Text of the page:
WELL-TRAVELLED Google chairman Eric Schmidt has written a book in which he takes on China, saying the country doesn't play fair and is becoming too powerful, and that's a bit scary.
Schmidt has just been to North Korea. He wasn't too keen on the setup there. That is nothing in comparison with China, however, a country with which his company has danced for some time.
Google has accused China of hacking it in the past, and just this week China was fingered for attacks on the New York Times and the Wall Street Journal. Late last week an attack on Twitter thought to have originated in China grabbed 250,000 accounts in what was described as a "extremely sophisticated" cyber assault.
Schmidt wouldn't be surprised to read about these attacks. He knows what China is up to and judging by his book, that has been read by the Wall Street Journal, he is filing it under 'no good'.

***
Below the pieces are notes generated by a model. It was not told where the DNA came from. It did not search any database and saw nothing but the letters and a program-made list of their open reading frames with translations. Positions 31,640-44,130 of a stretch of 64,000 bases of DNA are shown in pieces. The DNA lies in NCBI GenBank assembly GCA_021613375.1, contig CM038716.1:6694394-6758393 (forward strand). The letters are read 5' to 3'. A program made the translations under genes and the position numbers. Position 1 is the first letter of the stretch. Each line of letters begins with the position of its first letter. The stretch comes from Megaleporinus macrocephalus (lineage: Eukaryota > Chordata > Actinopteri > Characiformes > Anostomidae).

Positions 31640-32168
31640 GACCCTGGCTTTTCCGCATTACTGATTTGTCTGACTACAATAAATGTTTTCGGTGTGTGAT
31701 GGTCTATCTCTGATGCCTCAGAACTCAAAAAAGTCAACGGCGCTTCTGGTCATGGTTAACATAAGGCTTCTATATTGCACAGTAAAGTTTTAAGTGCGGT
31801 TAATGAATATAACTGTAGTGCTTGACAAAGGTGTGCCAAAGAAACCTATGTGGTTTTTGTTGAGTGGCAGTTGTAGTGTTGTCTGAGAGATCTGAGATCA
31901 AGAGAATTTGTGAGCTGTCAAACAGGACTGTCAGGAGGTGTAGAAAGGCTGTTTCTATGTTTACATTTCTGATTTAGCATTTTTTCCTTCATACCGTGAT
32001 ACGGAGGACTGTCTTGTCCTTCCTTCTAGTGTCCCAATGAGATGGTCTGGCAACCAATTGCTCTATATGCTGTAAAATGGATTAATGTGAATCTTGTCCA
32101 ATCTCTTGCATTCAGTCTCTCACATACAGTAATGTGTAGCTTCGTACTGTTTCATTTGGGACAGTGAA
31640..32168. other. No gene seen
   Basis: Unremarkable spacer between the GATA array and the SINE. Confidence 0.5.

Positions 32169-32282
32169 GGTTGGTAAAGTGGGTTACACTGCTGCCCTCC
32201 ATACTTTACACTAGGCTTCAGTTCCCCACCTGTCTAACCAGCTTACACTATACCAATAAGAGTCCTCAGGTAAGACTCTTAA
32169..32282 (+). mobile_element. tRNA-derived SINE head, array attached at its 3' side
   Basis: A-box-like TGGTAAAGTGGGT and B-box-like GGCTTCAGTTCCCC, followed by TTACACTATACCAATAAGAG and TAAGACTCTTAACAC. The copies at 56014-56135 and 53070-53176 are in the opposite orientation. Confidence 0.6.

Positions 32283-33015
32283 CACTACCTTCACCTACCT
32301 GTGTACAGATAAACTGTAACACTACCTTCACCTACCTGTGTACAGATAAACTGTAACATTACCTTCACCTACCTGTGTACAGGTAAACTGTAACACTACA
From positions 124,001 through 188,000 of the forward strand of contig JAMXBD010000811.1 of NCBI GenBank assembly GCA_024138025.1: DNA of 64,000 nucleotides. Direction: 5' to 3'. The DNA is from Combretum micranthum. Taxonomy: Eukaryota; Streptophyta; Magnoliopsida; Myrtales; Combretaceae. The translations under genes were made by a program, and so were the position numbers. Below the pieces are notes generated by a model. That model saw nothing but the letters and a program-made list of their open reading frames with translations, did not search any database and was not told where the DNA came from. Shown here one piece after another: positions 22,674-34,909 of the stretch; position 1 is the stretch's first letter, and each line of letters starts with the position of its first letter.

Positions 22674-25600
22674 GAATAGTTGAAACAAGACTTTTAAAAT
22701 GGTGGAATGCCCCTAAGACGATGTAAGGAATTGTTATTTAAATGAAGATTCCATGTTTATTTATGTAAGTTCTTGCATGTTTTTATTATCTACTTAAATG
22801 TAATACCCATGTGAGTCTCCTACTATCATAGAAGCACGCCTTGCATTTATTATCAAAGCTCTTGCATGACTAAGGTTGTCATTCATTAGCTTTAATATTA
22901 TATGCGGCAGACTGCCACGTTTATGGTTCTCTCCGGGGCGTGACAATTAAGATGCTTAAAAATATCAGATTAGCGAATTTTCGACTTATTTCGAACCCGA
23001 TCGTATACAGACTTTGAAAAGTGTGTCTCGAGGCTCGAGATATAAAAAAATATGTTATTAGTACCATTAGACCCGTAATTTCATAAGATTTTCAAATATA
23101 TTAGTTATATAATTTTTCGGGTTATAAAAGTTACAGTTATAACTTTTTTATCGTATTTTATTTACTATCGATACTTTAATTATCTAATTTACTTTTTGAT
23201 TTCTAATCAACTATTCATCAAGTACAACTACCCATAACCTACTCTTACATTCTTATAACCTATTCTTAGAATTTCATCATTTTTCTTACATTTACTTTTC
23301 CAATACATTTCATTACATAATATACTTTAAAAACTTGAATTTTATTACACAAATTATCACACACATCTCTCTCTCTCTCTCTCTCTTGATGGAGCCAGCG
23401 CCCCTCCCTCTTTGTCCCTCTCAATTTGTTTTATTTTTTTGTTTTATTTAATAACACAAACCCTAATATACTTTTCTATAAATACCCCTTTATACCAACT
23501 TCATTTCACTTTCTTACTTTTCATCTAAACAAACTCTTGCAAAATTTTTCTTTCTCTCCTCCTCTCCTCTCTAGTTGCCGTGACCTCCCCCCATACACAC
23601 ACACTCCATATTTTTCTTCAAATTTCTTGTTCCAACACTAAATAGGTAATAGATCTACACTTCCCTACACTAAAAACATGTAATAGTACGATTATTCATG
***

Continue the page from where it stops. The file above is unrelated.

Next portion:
China is both a hacker and a digital hoarder, according to the book. The country filters information and carries out "sophisticated and prolific" hacker attacks on foreign companies. China's refusal to play fair will harm the US and its businesses, warns Schmidt.
"The disparity between American and Chinese firms and their tactics will put both the government and the companies of the United States as a distinct disadvantage," Schmidt notes.
"The United States will not take the same path of digital corporate espionage, as its laws are much stricter (and better enforced) and because illicit competition violates the American sense of fair play."
The New Digital Age is co-authored by Schmidt and Google think-tank leader Jared Cohen and will come out this April. µ
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